When Realism Meets Defeatism

I have been struggling lately to see the good in church lately. With the discussions I have had recently about the future of The Methodist Church, I have been stressing the reality the church is in. In part, I don’t know if those in my churches have thought about it much. Many are aware that the church is declining, and probably know that at the national level this is happening everywhere. But, I have wondered how this will effect them. And I have tried (perhaps too hard) to make the case to them.

I haven’t made the case by saying what seems to have been the normal way, i.e., ‘do this or close’. I still have doubts that all ageing congregations can ‘grow fast enough’ to maintain the all ageing buildings in the connexion. Discipleship can be a slow process, and as Pam has mentioned in her comments (on a previous post), the folk that things like Fresh Expressions attract often find our structures (building and organisational) hard work and cumbersome. Placing the hope of The Methodist Church as it is today on Fresh Expressions seems to be the opposite of what actually happens.

Then last night at a stewards meeting, I had to hear the challenge that I was talking defeatism. It came up when we talked about over the last 18 months or so a number of new people had come into the church. Well, it was 6, and 4 of those have stopped coming. I had to wonder why I couldn’t get excited about 2 people. There is an opportunity right there!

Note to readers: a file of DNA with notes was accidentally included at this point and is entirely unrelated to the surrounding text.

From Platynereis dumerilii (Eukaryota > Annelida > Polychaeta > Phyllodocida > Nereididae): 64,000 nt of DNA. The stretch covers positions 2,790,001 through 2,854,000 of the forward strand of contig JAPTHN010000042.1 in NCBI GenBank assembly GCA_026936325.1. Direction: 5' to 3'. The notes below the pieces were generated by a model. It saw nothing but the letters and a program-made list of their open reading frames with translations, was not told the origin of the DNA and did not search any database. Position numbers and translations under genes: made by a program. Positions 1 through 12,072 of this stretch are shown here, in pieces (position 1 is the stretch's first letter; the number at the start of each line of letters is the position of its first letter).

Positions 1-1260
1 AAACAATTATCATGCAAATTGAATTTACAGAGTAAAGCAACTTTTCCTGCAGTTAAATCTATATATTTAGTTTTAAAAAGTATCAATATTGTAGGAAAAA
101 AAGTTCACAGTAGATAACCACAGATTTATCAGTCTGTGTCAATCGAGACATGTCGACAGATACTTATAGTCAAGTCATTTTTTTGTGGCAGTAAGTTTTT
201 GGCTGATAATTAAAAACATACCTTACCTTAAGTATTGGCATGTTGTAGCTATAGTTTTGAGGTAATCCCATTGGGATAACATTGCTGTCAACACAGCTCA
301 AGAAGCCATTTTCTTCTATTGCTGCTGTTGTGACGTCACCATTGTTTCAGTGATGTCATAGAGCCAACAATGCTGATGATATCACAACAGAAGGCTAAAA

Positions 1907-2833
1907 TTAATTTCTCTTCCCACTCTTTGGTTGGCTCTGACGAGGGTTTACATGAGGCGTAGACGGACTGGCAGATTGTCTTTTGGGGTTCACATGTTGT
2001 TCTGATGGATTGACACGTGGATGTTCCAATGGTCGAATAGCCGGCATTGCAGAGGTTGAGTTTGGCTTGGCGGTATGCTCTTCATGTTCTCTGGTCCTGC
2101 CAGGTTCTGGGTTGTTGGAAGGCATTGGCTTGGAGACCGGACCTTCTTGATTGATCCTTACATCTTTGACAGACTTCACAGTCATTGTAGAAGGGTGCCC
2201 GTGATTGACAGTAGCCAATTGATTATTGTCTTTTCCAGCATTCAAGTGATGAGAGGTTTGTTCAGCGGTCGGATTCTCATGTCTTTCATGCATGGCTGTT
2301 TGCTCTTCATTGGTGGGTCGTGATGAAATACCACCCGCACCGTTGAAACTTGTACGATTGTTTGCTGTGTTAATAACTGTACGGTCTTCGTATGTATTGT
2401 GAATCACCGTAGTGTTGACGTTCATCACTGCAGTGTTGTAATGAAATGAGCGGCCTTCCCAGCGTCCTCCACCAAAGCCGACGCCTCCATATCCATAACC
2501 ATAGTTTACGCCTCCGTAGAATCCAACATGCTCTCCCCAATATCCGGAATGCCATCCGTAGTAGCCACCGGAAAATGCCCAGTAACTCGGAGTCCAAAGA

I had become unable to see possibilities. Part of this comes not only from what I have been saying lately about the state of the church. Some of it (maybe a lot of it) stems from the past hurts of ideas that found little support or were changed from what I thought it should be. I don’t mean to make it seem like sour grapes on my part. Part is that traditional churches are just that – traditional. Part of it is that I have yet to find that ‘motivational key’ that gets ideas out of my head and into a format that can be grasped by others.

So I find myself navigating the way between trying to be realistic and feeling defeated. On one side there is the tendency to only celebrate the 2 people without asking ourselves why the other 4 chose to leave(this was the concern of some – they feel like the message gets out that we’re ok – it’s the one who don’t come that have the problem). Then there is the problem of creeping judgmentalism that I have found myself battling more and more, which makes me focus on the problems that made the 4 leave.

I offer this as a kind of reflection that Dave Warnock (42) has called for in his post on ‘Knowing Ourselves‘. He calls for knowing ourselves at an individual level and a the corporate level. I think my church and myself are doing that right now. I do know I am feeling tired of seeing the negative so much that I can’t see the positive, but need to find a better way to navigate this divide between realism and defeatism.


7 thoughts on “When Realism Meets Defeatism

  1. Very interesting and thought-provoking.

    I struggle with being overly negative vs. being realistic.

    I’m trying to reorient my mind to appreciate the “2”, because, of course, there’s great value in the “2.” But it’s hard, especially here where growth and being “big” seem to be the key indicators of “success.”

    And, as you say, there is a legitimate place to ask why the “4” don’t stay.

    It’s a fine line.

    When you get it figured out, let me know.